In First-Of-Its-Kind Lawsuit, Baltimore Sues Trump Over Immigrants' Access To Benefits

City officials say the Trump administration's "unconstitutional" immigration policy is deterring residents from accessing food stamps, Medicaid and other benefits.

The city of Baltimore has sued the Trump administration over a State Department policy that the city says has been deterring legal immigrants from claiming benefits they’re entitled to, like food stamps, free school lunches and Medicaid.

Baltimore officials filed the suit, described as the first of its kind in the U.S., on Wednesday in collaboration with the nonprofit group Democracy Forward. It accuses the Trump administration of “unlawfully and secretly” expanding the definition of “public charge” in the State Department’s Foreign Affairs Manual, a document used by consular officers to determine whether or not to grant visas to immigrants.

Under the public charge provision, people considered likely to become a charge on the government can be denied legal status. 

According to the lawsuit, the manual’s new language, which was instituted in January, allows consular officers to consider whether visa applicants or their family members, including U.S. citizens, have received such non-cash benefits as job training resources, public health vaccinations and housing vouchers.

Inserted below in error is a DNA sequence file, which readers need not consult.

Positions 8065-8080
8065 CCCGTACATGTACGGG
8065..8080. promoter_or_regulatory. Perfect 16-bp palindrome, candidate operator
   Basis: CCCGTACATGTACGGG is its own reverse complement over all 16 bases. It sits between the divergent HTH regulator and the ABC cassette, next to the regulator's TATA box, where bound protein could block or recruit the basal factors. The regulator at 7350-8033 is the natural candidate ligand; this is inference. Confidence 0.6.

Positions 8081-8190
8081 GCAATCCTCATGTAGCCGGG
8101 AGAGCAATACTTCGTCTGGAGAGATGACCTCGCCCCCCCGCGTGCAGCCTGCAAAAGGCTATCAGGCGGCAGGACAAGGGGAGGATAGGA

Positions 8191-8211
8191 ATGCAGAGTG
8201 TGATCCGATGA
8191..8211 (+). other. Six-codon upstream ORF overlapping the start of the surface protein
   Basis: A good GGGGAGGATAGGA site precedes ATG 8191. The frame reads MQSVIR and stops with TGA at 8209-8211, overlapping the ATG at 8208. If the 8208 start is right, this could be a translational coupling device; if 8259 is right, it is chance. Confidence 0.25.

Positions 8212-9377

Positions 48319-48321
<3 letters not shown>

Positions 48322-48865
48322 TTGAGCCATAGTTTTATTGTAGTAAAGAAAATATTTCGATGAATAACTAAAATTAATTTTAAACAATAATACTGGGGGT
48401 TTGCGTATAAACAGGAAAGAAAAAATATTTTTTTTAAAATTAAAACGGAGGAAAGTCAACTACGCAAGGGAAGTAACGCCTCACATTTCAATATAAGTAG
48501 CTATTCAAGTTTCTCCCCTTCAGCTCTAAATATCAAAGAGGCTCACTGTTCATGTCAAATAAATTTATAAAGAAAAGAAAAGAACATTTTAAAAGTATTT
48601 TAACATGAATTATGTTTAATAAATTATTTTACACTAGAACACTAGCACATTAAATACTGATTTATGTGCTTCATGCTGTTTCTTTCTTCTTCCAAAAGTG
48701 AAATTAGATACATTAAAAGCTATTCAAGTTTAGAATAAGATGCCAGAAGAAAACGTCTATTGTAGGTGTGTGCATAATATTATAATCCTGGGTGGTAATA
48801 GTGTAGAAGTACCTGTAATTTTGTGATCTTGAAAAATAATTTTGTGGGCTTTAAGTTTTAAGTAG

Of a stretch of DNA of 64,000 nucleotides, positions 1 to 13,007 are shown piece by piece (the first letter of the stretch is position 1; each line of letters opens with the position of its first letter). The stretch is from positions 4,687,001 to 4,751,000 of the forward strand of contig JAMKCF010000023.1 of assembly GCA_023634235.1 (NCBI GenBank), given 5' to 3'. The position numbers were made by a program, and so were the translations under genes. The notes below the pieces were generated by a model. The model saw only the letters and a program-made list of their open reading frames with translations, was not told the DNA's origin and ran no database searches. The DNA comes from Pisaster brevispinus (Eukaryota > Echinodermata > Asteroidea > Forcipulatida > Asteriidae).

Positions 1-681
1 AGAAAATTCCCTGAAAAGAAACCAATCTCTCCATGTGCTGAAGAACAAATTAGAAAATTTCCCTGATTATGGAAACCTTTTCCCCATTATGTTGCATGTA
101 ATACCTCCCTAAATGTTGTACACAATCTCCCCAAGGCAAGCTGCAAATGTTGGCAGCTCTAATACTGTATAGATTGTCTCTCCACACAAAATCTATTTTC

Baltimore Mayor Catherine Pugh said the State Department had provided no prior notice of the change “nor any explanation for why it decided to deviate from the decades-old definition of public charge which explicitly prohibited consular officers from considering the use of such non-cash benefits.”  

“The change was motivated by the Trump administration’s well-known hostility towards certain immigrant groups ― most notably Hispanic, Asian, and African communities ― and is a violation of the federal laws governing administrative agencies, including the Constitution’s guarantee of Equal Protection,” Pugh’s office said in a Wednesday statement.

According to Baltimore officials, the policy change has discouraged residents from accessing benefits out of fear that such claims could impact their or their relatives’ future chances at getting a visa. 

“Baltimore and its residents have already begun to feel the impact,” said Pugh’s office, noting that enrollment in the city’s Head Start program had “virtually ceased” among the city’s African immigrant population since the start of the 2018 school year.

“Baltimore is a welcoming City, known for embracing immigrants and also benefiting from their many contributions,” Pugh said. “This effort by the Trump Administration to create additional obstacles to those seeking to live in Baltimore is an affront to the ideals and principles on which this nation was founded. We are determined to resist this latest attempt to deprive our immigrant communities of basic services and are confident we will prevail.”

President Donald Trump, Secretary of State Michael Pompeo and the U.S. Department of State are listed as defendants in the suit. The government has 60 days to respond to the complaint, the Baltimore Sun reported.

The Department of Homeland Security proposed a similar ― though separate ― policy change in September that would make it harder for immigrants and their families who’ve received non-cash benefits to be granted visas. The department is currently accepting public comments on that proposal.